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dc.contributor.authorGudjonsson, Johann E
dc.contributor.authorKarason, Ari
dc.contributor.authorRunarsdottir, E Hjaltey
dc.contributor.authorAntonsdottir, Arna A
dc.contributor.authorHauksson, Valdimar B
dc.contributor.authorJonsson, Hjortur H
dc.contributor.authorGulcher, Jeff
dc.contributor.authorStefansson, Kari
dc.contributor.authorValdimarsson, Helgi
dc.date.accessioned2008-03-25T13:35:26Z
dc.date.available2008-03-25T13:35:26Z
dc.date.issued2006-04-01
dc.date.submitted2008-03-25
dc.identifier.citationJ. Invest. Dermatol. 2006, 126(4):740-5en
dc.identifier.issn0022-202X
dc.identifier.pmid16439971
dc.identifier.doi10.1038/sj.jid.5700118
dc.identifier.urihttp://hdl.handle.net/2336/21472
dc.descriptionTo access publisher full text version of this article. Please click on the hyperlink in Additional Links fielden
dc.description.abstractA major susceptibility gene for psoriasis is located in the major histocompatibility complex class I region on chromosome 6 very close to the HLA-Cw6 gene. We collected a cohort of 1,019 patients with chronic plaque psoriasis. The patients were typed for HLA-C and HLA-B. A total of 654 (64.2%) were HLA-Cw*0602 positive but 365 (35.8%) carried other HLA-C alleles. We confirmed that HLA-Cw*0602 positive patients have younger age of onset (17.5 vs 24.3 years, P<10(-10)), higher incidence of guttate and the eruptive type of psoriasis (P<0.0001), more frequent exacerbations with throat infections (P=0.01), higher incidence of the Koebner's phenomenon (P=0.01), and more extensive disease (P=0.03). A striking new finding was a diverging pattern of disease severity in HLA-Cw*0602 positive and negative patients depending on the age of onset of the disease (P=0.0006). HLA-Cw*0602 positive women also had more frequent remissions during pregnancy (P<0.0001). All types of nail changes were, however, more common in the Cw*0602 negative patients (P=0.003) and they more often had multiple types of nail lesions (P<0.0001). The three ancestral haplotypes of Cw*0602 all conferred an increase in odds ratio but showed no difference in any of the clinical features studied. Our findings indicate that the genetic factor on chromosome 6 has a strong influence on the phenotype of the disease, and underline that differences in clinical features of psoriasis may be to a large extent genetically determined.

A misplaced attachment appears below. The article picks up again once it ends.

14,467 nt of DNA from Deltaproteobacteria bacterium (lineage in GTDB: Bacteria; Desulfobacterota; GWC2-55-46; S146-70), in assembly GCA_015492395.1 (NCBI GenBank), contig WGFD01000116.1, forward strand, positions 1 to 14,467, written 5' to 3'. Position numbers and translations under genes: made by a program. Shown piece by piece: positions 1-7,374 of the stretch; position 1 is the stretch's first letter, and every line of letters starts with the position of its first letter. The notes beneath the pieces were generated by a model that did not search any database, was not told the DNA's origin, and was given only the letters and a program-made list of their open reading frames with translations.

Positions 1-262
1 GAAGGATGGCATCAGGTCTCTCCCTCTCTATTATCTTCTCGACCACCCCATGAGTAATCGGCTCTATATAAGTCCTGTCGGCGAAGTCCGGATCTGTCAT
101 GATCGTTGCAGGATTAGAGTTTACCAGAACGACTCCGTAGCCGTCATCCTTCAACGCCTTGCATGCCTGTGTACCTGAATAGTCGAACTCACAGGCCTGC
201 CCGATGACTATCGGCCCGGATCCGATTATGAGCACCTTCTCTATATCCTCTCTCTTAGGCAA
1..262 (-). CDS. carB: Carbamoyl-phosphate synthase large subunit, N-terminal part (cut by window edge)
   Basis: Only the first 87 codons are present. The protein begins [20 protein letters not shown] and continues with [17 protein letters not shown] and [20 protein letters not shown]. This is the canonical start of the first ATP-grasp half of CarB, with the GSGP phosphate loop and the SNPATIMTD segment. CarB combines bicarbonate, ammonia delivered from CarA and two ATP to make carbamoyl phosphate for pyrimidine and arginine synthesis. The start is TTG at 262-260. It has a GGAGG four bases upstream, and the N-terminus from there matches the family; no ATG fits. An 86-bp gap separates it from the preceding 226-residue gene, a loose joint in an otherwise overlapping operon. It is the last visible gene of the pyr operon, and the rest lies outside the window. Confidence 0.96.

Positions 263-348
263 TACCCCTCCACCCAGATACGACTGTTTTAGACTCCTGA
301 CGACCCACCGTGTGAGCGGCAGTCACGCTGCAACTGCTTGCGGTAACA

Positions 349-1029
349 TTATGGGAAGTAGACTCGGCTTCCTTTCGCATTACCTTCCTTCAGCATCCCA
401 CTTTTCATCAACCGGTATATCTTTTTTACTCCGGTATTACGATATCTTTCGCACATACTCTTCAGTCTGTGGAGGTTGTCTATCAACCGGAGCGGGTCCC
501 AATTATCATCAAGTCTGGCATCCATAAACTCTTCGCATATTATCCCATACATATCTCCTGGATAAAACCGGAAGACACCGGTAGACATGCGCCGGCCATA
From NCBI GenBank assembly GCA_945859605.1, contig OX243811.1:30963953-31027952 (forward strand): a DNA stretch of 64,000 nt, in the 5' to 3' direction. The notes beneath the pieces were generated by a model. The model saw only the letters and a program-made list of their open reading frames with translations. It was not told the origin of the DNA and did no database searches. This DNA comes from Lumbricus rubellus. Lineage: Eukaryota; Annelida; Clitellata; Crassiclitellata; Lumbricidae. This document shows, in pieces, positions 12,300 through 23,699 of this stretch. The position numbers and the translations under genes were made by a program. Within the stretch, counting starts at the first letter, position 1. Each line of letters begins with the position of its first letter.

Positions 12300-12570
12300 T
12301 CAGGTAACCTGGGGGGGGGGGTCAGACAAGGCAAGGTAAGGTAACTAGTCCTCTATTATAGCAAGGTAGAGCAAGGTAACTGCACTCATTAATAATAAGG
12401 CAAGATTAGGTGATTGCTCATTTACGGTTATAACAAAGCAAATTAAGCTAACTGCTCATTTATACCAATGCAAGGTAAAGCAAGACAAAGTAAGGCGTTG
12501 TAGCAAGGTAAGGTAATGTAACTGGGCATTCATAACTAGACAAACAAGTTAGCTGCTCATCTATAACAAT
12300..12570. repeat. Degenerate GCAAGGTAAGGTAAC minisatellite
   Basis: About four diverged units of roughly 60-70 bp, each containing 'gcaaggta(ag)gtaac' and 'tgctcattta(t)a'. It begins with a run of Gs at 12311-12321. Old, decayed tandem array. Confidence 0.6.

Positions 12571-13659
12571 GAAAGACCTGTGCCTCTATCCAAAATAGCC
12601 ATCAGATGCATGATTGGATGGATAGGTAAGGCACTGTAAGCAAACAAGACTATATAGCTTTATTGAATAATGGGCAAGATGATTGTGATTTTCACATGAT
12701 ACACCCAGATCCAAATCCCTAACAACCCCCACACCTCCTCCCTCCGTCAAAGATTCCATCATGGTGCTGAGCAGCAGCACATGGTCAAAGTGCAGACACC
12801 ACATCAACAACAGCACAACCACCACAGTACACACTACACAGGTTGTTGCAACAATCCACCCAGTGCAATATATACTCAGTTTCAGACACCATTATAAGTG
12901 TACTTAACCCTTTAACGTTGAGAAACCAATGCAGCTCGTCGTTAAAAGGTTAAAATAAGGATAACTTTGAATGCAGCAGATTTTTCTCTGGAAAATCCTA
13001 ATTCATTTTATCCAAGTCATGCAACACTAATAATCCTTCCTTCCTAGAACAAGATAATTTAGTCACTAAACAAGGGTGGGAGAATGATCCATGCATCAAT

dc.language.isoenen
dc.publisherNature Publishing Groupen
dc.relation.urlhttp://dx.doi.org/10.1038/sj.jid.5700118en
dc.subject.meshAdolescenten
dc.subject.meshAdulten
dc.subject.meshChromosomes, Human, Pair 6en
dc.subject.meshChronic Diseaseen
dc.subject.meshFemaleen
dc.subject.meshHLA-B Antigensen
dc.subject.meshHLA-C Antigensen
dc.subject.meshHumansen
dc.subject.meshMaleen
dc.subject.meshPregnancyen
dc.subject.meshPsoriasisen
dc.subject.meshSeverity of Illness Indexen
dc.titleDistinct clinical differences between HLA-Cw*0602 positive and negative psoriasis patients--an analysis of 1019 HLA-C- and HLA-B-typed patientsen
dc.typeArticleen
dc.contributor.departmentNational University Hospital of Iceland, Reykjavik.en
dc.identifier.journalJournal of investigative dermatologyen
html.description.abstractA major susceptibility gene for psoriasis is located in the major histocompatibility complex class I region on chromosome 6 very close to the HLA-Cw6 gene. We collected a cohort of 1,019 patients with chronic plaque psoriasis. The patients were typed for HLA-C and HLA-B. A total of 654 (64.2%) were HLA-Cw*0602 positive but 365 (35.8%) carried other HLA-C alleles. We confirmed that HLA-Cw*0602 positive patients have younger age of onset (17.5 vs 24.3 years, P<10(-10)), higher incidence of guttate and the eruptive type of psoriasis (P<0.0001), more frequent exacerbations with throat infections (P=0.01), higher incidence of the Koebner's phenomenon (P=0.01), and more extensive disease (P=0.03). A striking new finding was a diverging pattern of disease severity in HLA-Cw*0602 positive and negative patients depending on the age of onset of the disease (P=0.0006). HLA-Cw*0602 positive women also had more frequent remissions during pregnancy (P<0.0001). All types of nail changes were, however, more common in the Cw*0602 negative patients (P=0.003) and they more often had multiple types of nail lesions (P<0.0001). The three ancestral haplotypes of Cw*0602 all conferred an increase in odds ratio but showed no difference in any of the clinical features studied. Our findings indicate that the genetic factor on chromosome 6 has a strong influence on the phenotype of the disease, and underline that differences in clinical features of psoriasis may be to a large extent genetically determined.


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